In Las Vegas, where I grew up, there has been a constant narrative of reform and exceptionalism surrounding the Metropolitan Police Department for years. Following high-profile acts of misconduct throughout the 2000s, Metro pledged renewed transparency and sensitivity with the public, all the while increasing its surveillance technology around the city. In 2017, Clark County launched a pilot program featuring a police technology called ShotSpotter. An audio detection apparatus, ShotSpotter is specifically designed to listen for gunshots, which are subsequently reported to the police.
Initially set up to surveil a six-square mile area in North Las Vegas, the devices have since been dispatched throughout the Valley, their footprint now stretching over 24 square miles. The white box that houses the ShotSpotter sensor looks like an electric hand mixer with the beaters removed, a benign piece of equipment typically set atop streetlights. The box listens, though it’s unclear just how closely. Along with ShotSpotter, the prevalence of Lot Cops, mobile camera surveillance units often set up in parking lots, has become almost banal. These technologies are framed as aids to the well-being of the community, though they are almost always installed without the community’s input.
The dream of predictive policing is nothing new. In the 19th century, Francis Galton, a scientist and eugenicist, attempted to map the common facial features of criminals in an effort to predict what other criminals might look like. (His composite photographs proved useless.) More recently, the LAPD’s Operation LASER (Los Angeles Strategic Extraction and Restoration), which used data mapping over crime “hot spots” to inform police patrol routes, but began by ranking the risk of known criminals most likely to commit a violent crime, was shut down in 2019 after public outcry, though the department clarified it is not giving up on “data-driven policing.” Chicago PD’s botched flirtation with predictive policing, which created a “Strategic Subjects List” to predict which citizens would be most likely to be involved in a violent crime, resulted in a man getting shot twice because of increased police presence around him allegedly trying to prevent exactly that.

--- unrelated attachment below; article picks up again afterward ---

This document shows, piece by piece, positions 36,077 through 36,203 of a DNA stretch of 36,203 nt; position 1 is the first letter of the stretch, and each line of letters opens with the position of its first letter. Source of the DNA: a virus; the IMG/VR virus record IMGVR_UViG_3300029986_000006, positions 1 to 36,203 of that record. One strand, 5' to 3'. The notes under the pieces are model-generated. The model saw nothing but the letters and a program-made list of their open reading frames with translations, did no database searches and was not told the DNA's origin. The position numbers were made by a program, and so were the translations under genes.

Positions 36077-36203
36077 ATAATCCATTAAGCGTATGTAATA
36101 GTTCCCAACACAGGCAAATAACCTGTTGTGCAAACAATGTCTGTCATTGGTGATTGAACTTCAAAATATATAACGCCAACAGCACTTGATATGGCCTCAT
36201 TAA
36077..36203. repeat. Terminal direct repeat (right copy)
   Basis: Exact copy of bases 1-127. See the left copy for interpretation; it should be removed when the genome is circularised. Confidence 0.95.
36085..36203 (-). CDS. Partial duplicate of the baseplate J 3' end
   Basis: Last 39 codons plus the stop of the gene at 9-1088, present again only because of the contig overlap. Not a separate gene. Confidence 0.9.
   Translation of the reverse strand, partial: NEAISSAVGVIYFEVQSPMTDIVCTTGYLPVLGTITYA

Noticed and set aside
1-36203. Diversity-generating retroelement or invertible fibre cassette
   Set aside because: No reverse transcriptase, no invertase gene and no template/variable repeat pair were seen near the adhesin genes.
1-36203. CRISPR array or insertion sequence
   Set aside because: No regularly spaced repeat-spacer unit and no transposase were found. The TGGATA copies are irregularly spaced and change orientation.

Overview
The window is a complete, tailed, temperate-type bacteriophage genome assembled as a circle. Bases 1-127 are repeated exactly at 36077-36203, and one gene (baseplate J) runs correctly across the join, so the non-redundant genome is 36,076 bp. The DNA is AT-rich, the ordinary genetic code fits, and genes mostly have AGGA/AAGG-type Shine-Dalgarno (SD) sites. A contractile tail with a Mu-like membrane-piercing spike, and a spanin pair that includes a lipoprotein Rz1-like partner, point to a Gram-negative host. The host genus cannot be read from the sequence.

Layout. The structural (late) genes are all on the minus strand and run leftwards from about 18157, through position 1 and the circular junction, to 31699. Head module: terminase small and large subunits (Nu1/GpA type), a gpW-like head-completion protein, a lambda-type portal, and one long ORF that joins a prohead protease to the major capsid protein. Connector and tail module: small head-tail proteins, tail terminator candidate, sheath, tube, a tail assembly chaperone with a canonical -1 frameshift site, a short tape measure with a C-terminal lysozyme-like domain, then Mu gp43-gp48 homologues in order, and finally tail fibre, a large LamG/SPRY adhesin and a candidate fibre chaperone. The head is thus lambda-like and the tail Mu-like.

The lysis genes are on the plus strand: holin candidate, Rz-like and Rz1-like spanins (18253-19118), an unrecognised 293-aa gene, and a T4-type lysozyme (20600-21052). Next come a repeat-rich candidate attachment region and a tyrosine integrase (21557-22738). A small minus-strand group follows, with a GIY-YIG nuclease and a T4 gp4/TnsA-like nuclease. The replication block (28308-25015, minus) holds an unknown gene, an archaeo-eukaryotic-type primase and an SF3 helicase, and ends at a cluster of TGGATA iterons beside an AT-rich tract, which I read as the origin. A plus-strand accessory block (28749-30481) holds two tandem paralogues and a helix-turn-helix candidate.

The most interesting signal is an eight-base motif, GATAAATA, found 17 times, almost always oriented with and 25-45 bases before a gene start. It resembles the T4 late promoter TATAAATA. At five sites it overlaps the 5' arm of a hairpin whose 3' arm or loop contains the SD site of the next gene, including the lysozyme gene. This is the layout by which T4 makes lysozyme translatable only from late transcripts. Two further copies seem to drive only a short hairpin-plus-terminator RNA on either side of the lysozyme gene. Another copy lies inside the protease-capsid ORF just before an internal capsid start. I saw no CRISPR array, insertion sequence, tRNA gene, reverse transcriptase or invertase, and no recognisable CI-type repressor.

Police departments across the country hope that technology will not only correct for human error, but shield officers from the accusation that their jobs are meaningless. Maybe with these new tools, they think, the public will see danger around every corner the same way they do. I have been on the receiving end of an officer’s judicial certainty enough times to know that each new tool can and will be fashioned into a battering ram. One of All Light, Everywhere’s subjects, Alphonse Bertillon, a 19th-century police officer who created an early system to profile criminals, said, “The eye only sees in each thing that for which it looks, and it only looks for that of which it already has an idea.” Today’s policing landscape is dominated by private companies that don’t necessarily need to manufacture lethal weapons in order to intimidate a perceived enemy. The most powerful weapon is perception itself.
Nicholas Russell is a writer from Las Vegas. His work has been featured in The Believer, Defector, Reverse Shot, Vulture, The Guardian, NPR Music, and The Point, among other publications.